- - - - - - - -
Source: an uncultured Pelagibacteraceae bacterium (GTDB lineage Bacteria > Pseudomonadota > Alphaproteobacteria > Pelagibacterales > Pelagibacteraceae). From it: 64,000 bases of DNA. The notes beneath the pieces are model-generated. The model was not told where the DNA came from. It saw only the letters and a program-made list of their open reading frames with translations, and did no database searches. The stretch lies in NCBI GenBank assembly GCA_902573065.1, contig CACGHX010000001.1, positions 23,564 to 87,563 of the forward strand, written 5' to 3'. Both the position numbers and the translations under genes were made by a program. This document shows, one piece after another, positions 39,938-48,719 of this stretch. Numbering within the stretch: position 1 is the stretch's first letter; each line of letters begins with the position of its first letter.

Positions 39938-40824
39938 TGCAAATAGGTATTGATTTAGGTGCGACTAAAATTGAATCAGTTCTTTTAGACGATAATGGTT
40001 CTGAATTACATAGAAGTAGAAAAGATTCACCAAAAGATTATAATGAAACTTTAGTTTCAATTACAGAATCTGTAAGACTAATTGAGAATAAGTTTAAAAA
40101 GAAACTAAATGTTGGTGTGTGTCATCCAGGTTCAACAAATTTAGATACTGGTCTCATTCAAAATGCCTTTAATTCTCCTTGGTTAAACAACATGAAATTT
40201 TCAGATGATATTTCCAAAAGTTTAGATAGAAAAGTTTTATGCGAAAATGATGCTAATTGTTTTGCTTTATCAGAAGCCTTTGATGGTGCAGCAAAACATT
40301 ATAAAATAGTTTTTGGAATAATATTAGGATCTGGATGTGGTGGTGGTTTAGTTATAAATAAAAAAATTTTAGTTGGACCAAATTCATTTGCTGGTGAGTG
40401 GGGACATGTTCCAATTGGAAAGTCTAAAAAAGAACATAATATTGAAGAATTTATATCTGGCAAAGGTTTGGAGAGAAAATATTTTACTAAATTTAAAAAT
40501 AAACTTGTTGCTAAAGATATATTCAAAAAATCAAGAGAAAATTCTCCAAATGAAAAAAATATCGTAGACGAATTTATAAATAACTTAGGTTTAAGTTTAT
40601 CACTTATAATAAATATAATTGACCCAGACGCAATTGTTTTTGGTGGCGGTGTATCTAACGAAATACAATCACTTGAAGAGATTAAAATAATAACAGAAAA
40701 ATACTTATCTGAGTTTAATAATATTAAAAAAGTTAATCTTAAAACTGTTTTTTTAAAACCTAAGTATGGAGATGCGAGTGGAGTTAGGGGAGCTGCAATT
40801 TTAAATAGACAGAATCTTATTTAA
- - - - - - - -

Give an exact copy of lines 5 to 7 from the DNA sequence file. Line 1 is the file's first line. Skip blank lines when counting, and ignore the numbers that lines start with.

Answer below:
40101 GAAACTAAATGTTGGTGTGTGTCATCCAGGTTCAACAAATTTAGATACTGGTCTCATTCAAAATGCCTTTAATTCTCCTTGGTTAAACAACATGAAATTT
40201 TCAGATGATATTTCCAAAAGTTTAGATAGAAAAGTTTTATGCGAAAATGATGCTAATTGTTTTGCTTTATCAGAAGCCTTTGATGGTGCAGCAAAACATT
40301 ATAAAATAGTTTTTGGAATAATATTAGGATCTGGATGTGGTGGTGGTTTAGTTATAAATAAAAAAATTTTAGTTGGACCAAATTCATTTGCTGGTGAGTG